I was in Freiburg recently for the wonderful occasion of the baptism of my niece. During the church service, the vicar who celebrated it at some point asked the congregation to join him in a prayer of interecession for the responsible production of healthy and sustainable food. Nothing wrong with that (I fervently joined in that prayer), but surely typical of that corner of the country, as it boasts the oldest organic food producers, highest density of organic anything stores and highest level of general relaxed left-liberal getting-it-right-iness in all of Germany. Small wonder that organic winemaking in the Kaiserstuhl sub-region of Baden, just an hour's bicycle ride away from Freiburg, also has deeper roots than elsewhere and is often into its second or even third generation.

Friedhelm Rinklin, a card-carrying founding member of the organic wine movement in Germany, also has basically done this forever. As early as 1955 already, his father had made the switch to biodynamic winemaking. I imagine that his son looks at those who discover organic wine growing just now with nothing but an ever so slightly raised eyebrow. Does his basic-range, very reasonably prices Pinot Gris exude the same wisdom and experience?

Posted by Torsten 23 Mar 2013

Exciting and reliable - German car makers charge a premium for the promise of both, lovers almost by definition only deliver one and public services are rumoured to be neither. It is a desirable yet hard to find blend of characteristics, unless you turn to Knipsers' Kalkmergel Riesling.

Every vintage of this wine I have tried reliably delivered, and always in an exciting way.

Posted by Torsten 12 Mar 2013

Dear Waitrose,

You are not like every other supermarket. You were the first to sell organic food in the UK. You have a royal warrant to supply the Queen. You are owned by your employees. And through your wine business you have won much respect, including mine.

That is until you sold me a bottle of "Piesporter Michelsberg" under the label of "Legends of Germany" as "one of the most renowned wines of Germany". Admittedly, this has not the same shocking ring to it as labelling horsemeat as beef, nor is it a health risk or illegal. And yet you are misleading your customers, thereby damaging the image of a product you and others have worked hard to restore to former glory: German wine.

Posted by Torsten 12 Mar 2013

There is nothing unusual with me drinking Mosel Riesling from the village of Piesport. Quite the opposite in fact - it would not be far off to call this my favourite tipple. This time it was unusual though as I tasted the Kabinett from the Goldtröpfchen vineyard blind, against a much cheaper Mosel wine produced for the export market.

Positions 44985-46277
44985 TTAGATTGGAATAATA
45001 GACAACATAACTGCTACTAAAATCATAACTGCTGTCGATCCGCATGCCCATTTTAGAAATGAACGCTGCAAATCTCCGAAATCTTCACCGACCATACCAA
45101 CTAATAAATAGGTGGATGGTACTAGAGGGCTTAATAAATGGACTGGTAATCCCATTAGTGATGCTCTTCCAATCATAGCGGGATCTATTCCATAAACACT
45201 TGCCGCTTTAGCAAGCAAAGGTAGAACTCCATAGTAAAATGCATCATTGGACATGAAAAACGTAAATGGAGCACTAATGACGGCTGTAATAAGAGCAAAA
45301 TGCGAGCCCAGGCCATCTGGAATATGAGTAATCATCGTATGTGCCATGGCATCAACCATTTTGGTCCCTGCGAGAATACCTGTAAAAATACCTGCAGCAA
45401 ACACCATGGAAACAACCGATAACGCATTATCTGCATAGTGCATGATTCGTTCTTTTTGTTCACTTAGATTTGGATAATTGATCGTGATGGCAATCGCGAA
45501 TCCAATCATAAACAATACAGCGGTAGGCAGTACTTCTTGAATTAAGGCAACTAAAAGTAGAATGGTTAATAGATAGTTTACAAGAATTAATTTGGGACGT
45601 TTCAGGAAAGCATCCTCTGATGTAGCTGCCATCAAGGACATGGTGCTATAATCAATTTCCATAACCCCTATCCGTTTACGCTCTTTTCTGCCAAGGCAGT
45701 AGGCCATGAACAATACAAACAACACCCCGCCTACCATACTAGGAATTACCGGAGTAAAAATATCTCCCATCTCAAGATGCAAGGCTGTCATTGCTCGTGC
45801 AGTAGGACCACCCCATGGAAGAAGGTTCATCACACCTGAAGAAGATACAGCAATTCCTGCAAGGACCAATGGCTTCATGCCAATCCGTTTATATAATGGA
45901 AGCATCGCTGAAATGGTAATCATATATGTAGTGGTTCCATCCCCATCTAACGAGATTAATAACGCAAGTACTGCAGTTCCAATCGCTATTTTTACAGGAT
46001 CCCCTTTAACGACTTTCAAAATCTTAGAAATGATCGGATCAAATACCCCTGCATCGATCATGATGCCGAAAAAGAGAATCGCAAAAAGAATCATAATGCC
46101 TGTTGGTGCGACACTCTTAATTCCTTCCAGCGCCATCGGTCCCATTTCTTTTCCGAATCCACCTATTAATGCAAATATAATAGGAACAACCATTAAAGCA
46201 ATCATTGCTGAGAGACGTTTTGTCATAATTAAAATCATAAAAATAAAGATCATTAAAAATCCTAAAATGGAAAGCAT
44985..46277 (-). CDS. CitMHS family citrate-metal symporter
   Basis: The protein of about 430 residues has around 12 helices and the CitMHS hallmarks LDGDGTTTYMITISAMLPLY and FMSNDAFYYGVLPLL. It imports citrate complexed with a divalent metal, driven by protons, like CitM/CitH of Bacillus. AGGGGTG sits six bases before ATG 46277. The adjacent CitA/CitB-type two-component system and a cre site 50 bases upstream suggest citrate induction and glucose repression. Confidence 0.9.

Why would I do that? It is a long-ish story, but if you care you can read it in my open letter to Waitrose. For the moment let's just say I needed to demonstrate what a good wine from the Mosel village of Piesport tastes like.

Posted by Torsten 12 Mar 2013

You may have heard of Sisyphus. He is the bloke doomed to roll a giant bolder up a hill, only to watch it roll down and having to do it all over again. Forever. I am not there yet, but my quest to find good, affordable German wine in a British supermarket feels a little similar. Here is the next instalment from the series, and it takes us to upmarket supermarket chain Waitrose.

It also takes us to the Mosel region - Piesporter Michelsberg is the name for a fairly large sub-region of the Mosel. Theoretically it is named after the village of Piesport, where they have been making outstanding wine since the time of the Romans. In reality though "Michelsberg" on the label pretty much guarantees that the wine in your bottle has never seen Piesport and is in fact a cheap blend, mostly from Müller-Thurgau grapes. That Waitrose sell such a wine as "Legends of Germany" made me almost angry, so much so that I wrote them an open letter.

Posted by Julian 28 Feb 2013

Can a glass of wine stop the work in its tracks? Okay, the millennium bug did non destroy the world in intercontinentally ballistic style in 2000, the great cosmic whatever that the Mayan calender predicted for 2012 appears to be off-schedule so far. The world's foundations had just started to look a lot less shakeable. But now this: A sparkler? From Haart? I should explain, maybe, that the very fine Haart family winery is my Co-Rambler Torsten's favourite Mosel winery, and has been featured here more times than any other. With their vibrant Kabinetts. With their supremely balanced Spätlesen. With their lip-smacking Auslesen. But never with a sparkler. Because there hasn't been one in our living memory.

But there it was, not to be denied or explained away. There it stood, a classy bottle, and a bit too heavy to be just a figment of some Rambler's unhinged imagination (but then, who would imagine such a thing, a Haart sparkler?).

Posted by Torsten 24 Feb 2013